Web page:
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Alpaca Info

Alpacas are one of the smallest members of the camelid family. Like their cousin, the llama, they have been bred in South America for thousands of years. The alpaca produces a beautiful, long stapled very luxurious fiber that is used in the finest garments.

Alpacas are intelligent, clean, quiet, and easily managed on small acreage. They are the result of 6000 years of breeding by the Incas of South America to provide a fiber that is lustrous, strong and wonderfully soft to the hand.

Alpacas are very hardy, having been raised in the high Andes Mountains for centuries. They are pasture efficient and do not challenge fences. Gestation is 11 months with a single cria (baby alpaca) being born. They are sheared once a year in the spring. Alpacas are quiet and gentle and are one of the few animals which can be profitably raised on small acreage. This makes the little alpaca a fine opportunity for established farms to diversify or for small farms to specialize.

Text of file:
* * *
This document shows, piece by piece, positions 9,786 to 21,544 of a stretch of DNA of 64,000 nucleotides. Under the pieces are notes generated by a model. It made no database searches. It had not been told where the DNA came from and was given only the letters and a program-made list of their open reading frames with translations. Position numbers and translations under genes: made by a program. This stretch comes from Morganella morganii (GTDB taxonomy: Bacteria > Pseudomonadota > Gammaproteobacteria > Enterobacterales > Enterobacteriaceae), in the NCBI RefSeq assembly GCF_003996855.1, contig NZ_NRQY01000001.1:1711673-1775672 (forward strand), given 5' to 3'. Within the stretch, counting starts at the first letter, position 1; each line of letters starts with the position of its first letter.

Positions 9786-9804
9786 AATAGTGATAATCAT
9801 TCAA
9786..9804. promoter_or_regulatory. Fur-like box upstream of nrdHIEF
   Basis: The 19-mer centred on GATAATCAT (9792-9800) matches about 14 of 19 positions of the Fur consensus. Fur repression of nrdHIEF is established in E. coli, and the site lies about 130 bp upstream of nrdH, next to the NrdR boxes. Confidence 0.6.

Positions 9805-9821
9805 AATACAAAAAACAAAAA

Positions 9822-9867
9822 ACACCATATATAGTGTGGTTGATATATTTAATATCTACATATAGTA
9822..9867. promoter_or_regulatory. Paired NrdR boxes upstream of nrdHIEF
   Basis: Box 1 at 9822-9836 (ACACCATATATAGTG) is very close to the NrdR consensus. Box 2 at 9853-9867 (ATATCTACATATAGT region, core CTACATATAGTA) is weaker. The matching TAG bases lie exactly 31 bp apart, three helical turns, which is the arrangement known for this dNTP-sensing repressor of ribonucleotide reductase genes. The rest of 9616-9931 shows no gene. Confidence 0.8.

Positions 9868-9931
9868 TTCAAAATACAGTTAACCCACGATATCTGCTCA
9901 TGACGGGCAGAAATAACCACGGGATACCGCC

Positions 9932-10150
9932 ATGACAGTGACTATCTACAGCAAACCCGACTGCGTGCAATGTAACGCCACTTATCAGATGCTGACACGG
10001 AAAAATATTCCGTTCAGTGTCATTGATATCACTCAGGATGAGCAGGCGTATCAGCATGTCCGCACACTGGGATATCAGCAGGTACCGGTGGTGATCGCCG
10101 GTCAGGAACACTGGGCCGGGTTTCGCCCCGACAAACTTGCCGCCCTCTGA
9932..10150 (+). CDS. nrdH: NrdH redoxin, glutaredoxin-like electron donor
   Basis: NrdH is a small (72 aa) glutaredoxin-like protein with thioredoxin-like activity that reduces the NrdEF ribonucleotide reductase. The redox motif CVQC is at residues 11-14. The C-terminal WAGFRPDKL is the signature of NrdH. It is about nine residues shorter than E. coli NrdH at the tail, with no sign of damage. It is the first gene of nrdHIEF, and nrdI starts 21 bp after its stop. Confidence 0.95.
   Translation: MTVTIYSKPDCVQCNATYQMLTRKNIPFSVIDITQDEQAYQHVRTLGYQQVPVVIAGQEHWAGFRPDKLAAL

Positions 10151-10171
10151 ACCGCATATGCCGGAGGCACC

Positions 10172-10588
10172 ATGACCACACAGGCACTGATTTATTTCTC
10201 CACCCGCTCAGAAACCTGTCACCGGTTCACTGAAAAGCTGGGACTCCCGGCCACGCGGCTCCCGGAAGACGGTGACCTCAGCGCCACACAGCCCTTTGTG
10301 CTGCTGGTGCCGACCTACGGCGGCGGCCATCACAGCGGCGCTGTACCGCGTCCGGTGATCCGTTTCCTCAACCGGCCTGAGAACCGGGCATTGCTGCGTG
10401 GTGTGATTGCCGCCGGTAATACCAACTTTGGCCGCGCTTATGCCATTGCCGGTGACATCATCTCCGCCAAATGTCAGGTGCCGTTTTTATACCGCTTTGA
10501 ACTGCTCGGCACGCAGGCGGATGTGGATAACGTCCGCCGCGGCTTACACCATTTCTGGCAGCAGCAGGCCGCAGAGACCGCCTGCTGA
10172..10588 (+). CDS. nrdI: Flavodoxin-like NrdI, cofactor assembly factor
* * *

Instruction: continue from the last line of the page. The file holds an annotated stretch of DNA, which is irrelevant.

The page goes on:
Alpacas come in a wide range of colors from purest white to jet black with a full spectrum of browns in between. They also produce a wide range of grays from light to dark silver and rose grays. In addition to a wide variety of colors, alpacas also have many patterns that include white and dark colors. There are two kinds of fiber types among alpacas: the fluffy huacaya, and the elegant suri with long, lustrous fiber.

Updated August 28, 2016